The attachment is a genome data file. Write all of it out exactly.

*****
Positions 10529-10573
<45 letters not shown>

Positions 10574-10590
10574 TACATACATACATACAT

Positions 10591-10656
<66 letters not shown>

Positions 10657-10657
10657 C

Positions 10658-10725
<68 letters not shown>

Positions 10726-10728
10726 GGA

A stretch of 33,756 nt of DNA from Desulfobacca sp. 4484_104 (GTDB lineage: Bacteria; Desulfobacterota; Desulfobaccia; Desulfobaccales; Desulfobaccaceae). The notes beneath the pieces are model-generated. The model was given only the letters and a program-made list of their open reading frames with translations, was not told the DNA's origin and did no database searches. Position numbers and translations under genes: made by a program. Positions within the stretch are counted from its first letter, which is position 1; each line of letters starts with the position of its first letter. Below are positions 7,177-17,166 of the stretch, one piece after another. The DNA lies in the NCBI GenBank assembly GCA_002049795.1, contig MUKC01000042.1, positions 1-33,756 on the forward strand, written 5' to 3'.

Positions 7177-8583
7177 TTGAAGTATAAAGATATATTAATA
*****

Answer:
Positions 10529-10573
<45 letters not shown>

Positions 10574-10590
10574 TACATACATACATACAT

Positions 10591-10656
<66 letters not shown>

Positions 10657-10657
10657 C

Positions 10658-10725
<68 letters not shown>

Positions 10726-10728
10726 GGA

A stretch of 33,756 nt of DNA from Desulfobacca sp. 4484_104 (GTDB lineage: Bacteria; Desulfobacterota; Desulfobaccia; Desulfobaccales; Desulfobaccaceae). The notes beneath the pieces are model-generated. The model was given only the letters and a program-made list of their open reading frames with translations, was not told the DNA's origin and did no database searches. Position numbers and translations under genes: made by a program. Positions within the stretch are counted from its first letter, which is position 1; each line of letters starts with the position of its first letter. Below are positions 7,177-17,166 of the stretch, one piece after another. The DNA lies in the NCBI GenBank assembly GCA_002049795.1, contig MUKC01000042.1, positions 1-33,756 on the forward strand, written 5' to 3'.

Positions 7177-8583
7177 TTGAAGTATAAAGATATATTAATA